When KSNT News Morning Show Director Mark Feuerborn was a senior in high school, he had appendicitis. But it was his doctor’s discovery later on that was devastating and unexpected.
“They removed his appendix and thought everything was good,” said Dr. Gregory Crane, Feuerborn’s oncologist at the University of Kansas Cancer Center. “He then kept having reoccurring pain and symptoms.”
After surgery to remove a growth on his stomach, he learned he had stage four appendix cancer.
“I wake up from the surgery, and they tell me, ‘we found cancer,'” Feuerborn said. “I thought my life was over. You know, I may not make it. This is it. I think that I really had to come to the possibility of death.”
“Being 18 years old and with metastatic cancer that spread to other organs, it’s very scary,” Crane said.
But Mark’s doctors fought hard and had high hopes for his chance of beating the cancer. He went through chemotherapy with Crane, and the HIPEC Procedure developed by his surgeon, Dr. Paul Sugarbaker, ultimately saved his life.
“We spent about 8 hours in there first removing the disease, and then it takes about two hours to administer the chemotherapy, then, of course, we have to close up,” Sugarbaker said.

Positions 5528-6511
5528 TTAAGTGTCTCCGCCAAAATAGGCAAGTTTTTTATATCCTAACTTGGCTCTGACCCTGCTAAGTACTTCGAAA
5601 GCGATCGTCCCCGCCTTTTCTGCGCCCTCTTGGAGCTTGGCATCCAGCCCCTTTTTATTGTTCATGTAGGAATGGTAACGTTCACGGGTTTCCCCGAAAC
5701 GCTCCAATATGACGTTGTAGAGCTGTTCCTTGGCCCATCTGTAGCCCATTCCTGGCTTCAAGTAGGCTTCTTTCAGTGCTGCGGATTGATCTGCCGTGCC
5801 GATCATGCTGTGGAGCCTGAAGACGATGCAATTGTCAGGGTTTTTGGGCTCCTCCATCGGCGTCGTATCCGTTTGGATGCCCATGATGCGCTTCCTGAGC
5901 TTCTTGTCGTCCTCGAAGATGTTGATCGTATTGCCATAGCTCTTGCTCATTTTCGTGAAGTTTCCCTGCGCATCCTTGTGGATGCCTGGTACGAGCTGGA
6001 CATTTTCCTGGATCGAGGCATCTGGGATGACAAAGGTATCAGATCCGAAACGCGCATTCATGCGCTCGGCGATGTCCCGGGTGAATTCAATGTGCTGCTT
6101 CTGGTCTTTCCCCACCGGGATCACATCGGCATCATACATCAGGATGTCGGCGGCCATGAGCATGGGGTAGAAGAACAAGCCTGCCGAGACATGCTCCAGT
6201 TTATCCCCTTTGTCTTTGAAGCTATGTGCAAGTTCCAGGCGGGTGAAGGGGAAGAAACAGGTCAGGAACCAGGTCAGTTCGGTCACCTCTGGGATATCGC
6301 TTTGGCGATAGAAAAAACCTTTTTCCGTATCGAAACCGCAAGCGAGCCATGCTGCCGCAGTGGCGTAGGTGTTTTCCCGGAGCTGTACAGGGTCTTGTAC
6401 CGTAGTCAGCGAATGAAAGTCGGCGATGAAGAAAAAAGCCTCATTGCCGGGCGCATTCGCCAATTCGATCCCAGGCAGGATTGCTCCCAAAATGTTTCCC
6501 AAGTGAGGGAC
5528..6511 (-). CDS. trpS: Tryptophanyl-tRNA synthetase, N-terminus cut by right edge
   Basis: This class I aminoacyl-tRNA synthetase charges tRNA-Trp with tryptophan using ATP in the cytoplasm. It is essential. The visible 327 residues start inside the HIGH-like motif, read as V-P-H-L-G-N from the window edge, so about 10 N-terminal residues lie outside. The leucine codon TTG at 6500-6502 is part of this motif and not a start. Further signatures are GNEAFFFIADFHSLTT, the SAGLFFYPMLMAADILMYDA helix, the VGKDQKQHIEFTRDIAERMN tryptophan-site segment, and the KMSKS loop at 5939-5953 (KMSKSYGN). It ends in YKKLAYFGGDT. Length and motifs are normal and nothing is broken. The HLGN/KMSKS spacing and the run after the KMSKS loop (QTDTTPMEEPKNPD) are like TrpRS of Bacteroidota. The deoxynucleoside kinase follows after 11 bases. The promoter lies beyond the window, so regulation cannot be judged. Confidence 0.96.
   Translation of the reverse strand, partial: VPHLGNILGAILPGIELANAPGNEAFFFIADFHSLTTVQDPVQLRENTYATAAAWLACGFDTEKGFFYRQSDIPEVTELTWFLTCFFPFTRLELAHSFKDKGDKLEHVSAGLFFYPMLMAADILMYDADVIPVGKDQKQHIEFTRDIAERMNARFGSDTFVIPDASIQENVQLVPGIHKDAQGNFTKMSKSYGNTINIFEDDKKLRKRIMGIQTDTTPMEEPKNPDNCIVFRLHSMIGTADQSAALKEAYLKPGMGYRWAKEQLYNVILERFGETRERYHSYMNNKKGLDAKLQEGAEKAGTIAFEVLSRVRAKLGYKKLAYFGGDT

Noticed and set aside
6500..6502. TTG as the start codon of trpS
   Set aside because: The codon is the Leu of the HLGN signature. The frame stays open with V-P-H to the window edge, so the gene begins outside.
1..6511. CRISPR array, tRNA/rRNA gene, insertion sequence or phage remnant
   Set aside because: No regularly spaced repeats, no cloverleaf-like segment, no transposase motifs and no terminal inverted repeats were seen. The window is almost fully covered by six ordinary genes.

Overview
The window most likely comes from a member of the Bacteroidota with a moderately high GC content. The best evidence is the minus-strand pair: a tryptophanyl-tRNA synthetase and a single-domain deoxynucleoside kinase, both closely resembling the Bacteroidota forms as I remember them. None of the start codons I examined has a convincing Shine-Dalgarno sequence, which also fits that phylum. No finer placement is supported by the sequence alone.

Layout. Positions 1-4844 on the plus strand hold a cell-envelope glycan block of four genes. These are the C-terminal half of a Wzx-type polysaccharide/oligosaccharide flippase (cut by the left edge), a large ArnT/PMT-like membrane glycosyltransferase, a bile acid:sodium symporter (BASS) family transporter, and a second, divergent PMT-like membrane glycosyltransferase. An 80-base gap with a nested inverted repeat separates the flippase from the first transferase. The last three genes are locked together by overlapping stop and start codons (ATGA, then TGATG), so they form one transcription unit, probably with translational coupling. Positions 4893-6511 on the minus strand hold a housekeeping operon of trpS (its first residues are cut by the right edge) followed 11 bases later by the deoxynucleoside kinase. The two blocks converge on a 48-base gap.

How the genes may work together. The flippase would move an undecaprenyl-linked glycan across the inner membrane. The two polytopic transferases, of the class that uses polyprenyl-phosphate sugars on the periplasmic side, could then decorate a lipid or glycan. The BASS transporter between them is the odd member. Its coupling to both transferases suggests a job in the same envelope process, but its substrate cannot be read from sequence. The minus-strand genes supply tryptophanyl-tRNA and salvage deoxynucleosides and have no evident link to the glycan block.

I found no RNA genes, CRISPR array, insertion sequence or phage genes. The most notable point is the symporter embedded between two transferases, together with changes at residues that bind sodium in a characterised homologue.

To further explain the HIPEC Procedure, Feuerborn said “They swirl this liquid chemotherapy inside of you, [almost] like a bath. It removes and burns out the cancer at the microscopic level.”
This year Feuerborn traveled with KSNT to visit the St. Jude Children’s Research Hospital in Memphis. It’s because of his own battle with cancer that he not only relates with the kids at the hospital today, but also commends the life-saving research St Jude is conducting and sharing.
“The surgery that I went through that saved my life was discovered by one man, who just started passing it on to other people,” Feuerborn said. “It’s thanks to him that I am alive, and it’s thanks to research and techniques that other people are going to survive as well. So for St. Jude to do the exact same thing and do it for free, they’re not charging any other place for this research, it really means a lot.”
His fight with cancer fueled his passion for his career in journalism.
“Now I am helping other people tell their stories,” Feuerborn said. “That’s something that makes me feel lucky that I am alive today, and am in a career where I can help other people that potentially are dealing with the same thing as me.”
He is now five years cancer-free, but gets regular scans to make sure it doesn’t come back.
Sugarbaker performs the HIPEC Procedure at a hospital in Washington D.C., and the special technique is also now practiced at the University of Kansas Cancer Center within the region.